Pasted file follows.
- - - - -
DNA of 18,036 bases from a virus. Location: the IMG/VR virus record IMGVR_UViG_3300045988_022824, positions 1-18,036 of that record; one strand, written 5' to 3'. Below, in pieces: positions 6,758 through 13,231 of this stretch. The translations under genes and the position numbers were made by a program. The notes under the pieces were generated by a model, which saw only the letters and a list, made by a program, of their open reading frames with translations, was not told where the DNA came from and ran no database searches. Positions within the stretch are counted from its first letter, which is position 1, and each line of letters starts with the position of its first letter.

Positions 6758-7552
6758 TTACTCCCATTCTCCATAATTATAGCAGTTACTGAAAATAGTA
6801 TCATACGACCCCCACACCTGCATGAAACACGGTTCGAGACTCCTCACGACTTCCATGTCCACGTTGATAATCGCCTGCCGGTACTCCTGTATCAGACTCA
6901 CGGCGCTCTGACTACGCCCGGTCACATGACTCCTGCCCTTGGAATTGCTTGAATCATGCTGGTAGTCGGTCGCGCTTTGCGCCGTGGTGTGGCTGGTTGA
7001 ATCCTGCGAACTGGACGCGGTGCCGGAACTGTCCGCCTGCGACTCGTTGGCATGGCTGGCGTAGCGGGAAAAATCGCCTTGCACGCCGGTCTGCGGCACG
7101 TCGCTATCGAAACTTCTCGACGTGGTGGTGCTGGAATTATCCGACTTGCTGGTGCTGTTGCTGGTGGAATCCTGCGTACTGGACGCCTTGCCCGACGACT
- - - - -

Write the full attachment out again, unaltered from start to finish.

DNA of 18,036 bases from a virus. Location: the IMG/VR virus record IMGVR_UViG_3300045988_022824, positions 1-18,036 of that record; one strand, written 5' to 3'. Below, in pieces: positions 6,758 through 13,231 of this stretch. The translations under genes and the position numbers were made by a program. The notes under the pieces were generated by a model, which saw only the letters and a list, made by a program, of their open reading frames with translations, was not told where the DNA came from and ran no database searches. Positions within the stretch are counted from its first letter, which is position 1, and each line of letters starts with the position of its first letter.

Positions 6758-7552
6758 TTACTCCCATTCTCCATAATTATAGCAGTTACTGAAAATAGTA
6801 TCATACGACCCCCACACCTGCATGAAACACGGTTCGAGACTCCTCACGACTTCCATGTCCACGTTGATAATCGCCTGCCGGTACTCCTGTATCAGACTCA
6901 CGGCGCTCTGACTACGCCCGGTCACATGACTCCTGCCCTTGGAATTGCTTGAATCATGCTGGTAGTCGGTCGCGCTTTGCGCCGTGGTGTGGCTGGTTGA
7001 ATCCTGCGAACTGGACGCGGTGCCGGAACTGTCCGCCTGCGACTCGTTGGCATGGCTGGCGTAGCGGGAAAAATCGCCTTGCACGCCGGTCTGCGGCACG
7101 TCGCTATCGAAACTTCTCGACGTGGTGGTGCTGGAATTATCCGACTTGCTGGTGCTGTTGCTGGTGGAATCCTGCGTACTGGACGCCTTGCCCGACGACT